The telegraph ensures that their anarchist newspapers are read even by the bosses and that they could rapidly deliver solidarity contributions to strike funds the world over (for example, to those of Baltimore railway workers). Their internationalism was enhanced and facilitated by the new technology, just as ours now are. As if to underscore that idea, the film’s languid pace and understated dialogue lend it a tranquil modern vibe. What kind of world might have emerged, Schäublin seems to ask, if anarchism hadn’t been besmirched by the naïve strategy of ‘propaganda of the deed’ (which Kropotkin disavowed), and if it hadn’t been so easily and successfully demonised thereafter, therefore?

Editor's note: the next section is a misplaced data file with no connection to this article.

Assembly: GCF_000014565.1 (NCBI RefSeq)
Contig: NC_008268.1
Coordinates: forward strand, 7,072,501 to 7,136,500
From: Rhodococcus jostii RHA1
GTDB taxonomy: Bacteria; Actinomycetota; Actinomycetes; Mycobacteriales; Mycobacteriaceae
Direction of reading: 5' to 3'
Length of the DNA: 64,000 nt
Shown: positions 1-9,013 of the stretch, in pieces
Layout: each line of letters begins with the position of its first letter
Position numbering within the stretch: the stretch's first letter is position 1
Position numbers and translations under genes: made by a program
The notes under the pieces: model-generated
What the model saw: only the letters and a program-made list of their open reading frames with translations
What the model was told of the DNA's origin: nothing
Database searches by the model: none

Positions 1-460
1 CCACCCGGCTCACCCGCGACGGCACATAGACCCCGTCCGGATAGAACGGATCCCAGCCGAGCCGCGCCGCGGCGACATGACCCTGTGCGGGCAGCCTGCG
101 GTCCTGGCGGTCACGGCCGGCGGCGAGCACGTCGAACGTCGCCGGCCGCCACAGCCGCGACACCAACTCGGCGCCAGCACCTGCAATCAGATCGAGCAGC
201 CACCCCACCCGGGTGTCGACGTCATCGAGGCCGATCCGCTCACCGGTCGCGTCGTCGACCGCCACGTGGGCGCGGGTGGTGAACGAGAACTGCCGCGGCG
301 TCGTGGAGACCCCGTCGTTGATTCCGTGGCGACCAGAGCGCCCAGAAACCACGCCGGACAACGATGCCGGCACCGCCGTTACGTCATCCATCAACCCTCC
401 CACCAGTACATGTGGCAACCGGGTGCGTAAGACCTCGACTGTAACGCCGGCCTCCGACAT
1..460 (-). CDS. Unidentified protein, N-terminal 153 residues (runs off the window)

Precision work in Unrest

Unrest is rich in ideas and Schäublin sidesteps shallow didacticism and performs a delicate balancing act of his own. He deftly describes his thematic arcs while simultaneously building a plausible miniaturist picture of the period from his painstaking research, not least into his own family’s watchmaking past. He is at pains to point out, though, that we can only ever re-present the past as we imagine it, and much of his heavy lifting is done by tightly packed metaphor. Cinematographer Silvan Hillman’s static, deep focus, wide angle camerawork situates the watchmakers on the margins of the frame, emphasizing the watchmakers’ distance from the Centre. Class antagonisms are emphasized by the contrast between a heartrendingly beautiful workers’ song with the bosses’ more prosaic patriotic one, and by theatrical re-enactments of the Paris Commune and the Battle of Morat respectively. Even Kropotkin’s tacit romance with Josephine might stand for the goal of securing ‘for the workers by hand or by brain the full fruits of their industry and the most equitable distribution thereof that may be possible upon the basis of the common ownership of the means of production, distribution and exchange’.